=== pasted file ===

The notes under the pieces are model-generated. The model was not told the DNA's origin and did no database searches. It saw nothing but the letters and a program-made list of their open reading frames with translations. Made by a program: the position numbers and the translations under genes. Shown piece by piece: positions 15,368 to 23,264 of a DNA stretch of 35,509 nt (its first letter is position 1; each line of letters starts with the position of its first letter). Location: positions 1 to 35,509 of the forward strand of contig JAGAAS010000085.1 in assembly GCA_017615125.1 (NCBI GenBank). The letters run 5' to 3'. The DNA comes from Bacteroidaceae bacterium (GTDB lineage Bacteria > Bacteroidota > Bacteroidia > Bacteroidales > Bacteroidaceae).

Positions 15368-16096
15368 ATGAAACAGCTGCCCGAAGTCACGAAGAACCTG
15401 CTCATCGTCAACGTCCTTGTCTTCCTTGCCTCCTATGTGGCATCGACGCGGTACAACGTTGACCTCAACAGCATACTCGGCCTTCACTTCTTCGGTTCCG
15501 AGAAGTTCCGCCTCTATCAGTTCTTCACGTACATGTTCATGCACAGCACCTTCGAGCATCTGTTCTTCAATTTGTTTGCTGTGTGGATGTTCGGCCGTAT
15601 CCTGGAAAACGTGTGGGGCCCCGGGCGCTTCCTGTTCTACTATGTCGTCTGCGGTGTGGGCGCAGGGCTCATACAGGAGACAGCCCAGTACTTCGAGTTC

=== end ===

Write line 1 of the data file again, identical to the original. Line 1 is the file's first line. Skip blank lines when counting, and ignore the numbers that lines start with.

The notes under the pieces are model-generated. The model was not told the DNA's origin and did no database searches. It saw nothing but the letters and a program-made list of their open reading frames with translations. Made by a program: the position numbers and the translations under genes. Shown piece by piece: positions 15,368 to 23,264 of a DNA stretch of 35,509 nt (its first letter is position 1; each line of letters starts with the position of its first letter). Location: positions 1 to 35,509 of the forward strand of contig JAGAAS010000085.1 in assembly GCA_017615125.1 (NCBI GenBank). The letters run 5' to 3'. The DNA comes from Bacteroidaceae bacterium (GTDB lineage Bacteria > Bacteroidota > Bacteroidia > Bacteroidales > Bacteroidaceae).